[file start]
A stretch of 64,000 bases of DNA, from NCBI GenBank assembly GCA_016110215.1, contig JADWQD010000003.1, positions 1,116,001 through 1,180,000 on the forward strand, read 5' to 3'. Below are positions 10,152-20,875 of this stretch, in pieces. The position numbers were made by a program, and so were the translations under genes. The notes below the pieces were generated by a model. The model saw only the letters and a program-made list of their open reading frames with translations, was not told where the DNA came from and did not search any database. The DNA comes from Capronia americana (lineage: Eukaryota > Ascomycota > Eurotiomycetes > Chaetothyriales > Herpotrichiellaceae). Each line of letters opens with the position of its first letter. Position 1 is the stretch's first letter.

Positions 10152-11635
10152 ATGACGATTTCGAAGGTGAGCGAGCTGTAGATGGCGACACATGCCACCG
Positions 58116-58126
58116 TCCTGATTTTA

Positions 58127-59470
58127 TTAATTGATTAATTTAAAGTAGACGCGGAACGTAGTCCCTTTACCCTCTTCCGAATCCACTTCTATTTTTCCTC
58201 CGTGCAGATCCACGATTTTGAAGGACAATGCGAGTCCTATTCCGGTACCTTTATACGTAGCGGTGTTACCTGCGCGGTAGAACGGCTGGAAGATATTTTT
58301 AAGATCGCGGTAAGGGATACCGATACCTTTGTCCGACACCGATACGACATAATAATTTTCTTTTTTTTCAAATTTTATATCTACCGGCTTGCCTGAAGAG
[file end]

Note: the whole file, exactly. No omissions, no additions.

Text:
A stretch of 64,000 bases of DNA, from NCBI GenBank assembly GCA_016110215.1, contig JADWQD010000003.1, positions 1,116,001 through 1,180,000 on the forward strand, read 5' to 3'. Below are positions 10,152-20,875 of this stretch, in pieces. The position numbers were made by a program, and so were the translations under genes. The notes below the pieces were generated by a model. The model saw only the letters and a program-made list of their open reading frames with translations, was not told where the DNA came from and did not search any database. The DNA comes from Capronia americana (lineage: Eukaryota > Ascomycota > Eurotiomycetes > Chaetothyriales > Herpotrichiellaceae). Each line of letters opens with the position of its first letter. Position 1 is the stretch's first letter.

Positions 10152-11635
10152 ATGACGATTTCGAAGGTGAGCGAGCTGTAGATGGCGACACATGCCACCG
Positions 58116-58126
58116 TCCTGATTTTA

Positions 58127-59470
58127 TTAATTGATTAATTTAAAGTAGACGCGGAACGTAGTCCCTTTACCCTCTTCCGAATCCACTTCTATTTTTCCTC
58201 CGTGCAGATCCACGATTTTGAAGGACAATGCGAGTCCTATTCCGGTACCTTTATACGTAGCGGTGTTACCTGCGCGGTAGAACGGCTGGAAGATATTTTT
58301 AAGATCGCGGTAAGGGATACCGATACCTTTGTCCGACACCGATACGACATAATAATTTTCTTTTTTTTCAAATTTTATATCTACCGGCTTGCCTGAAGAG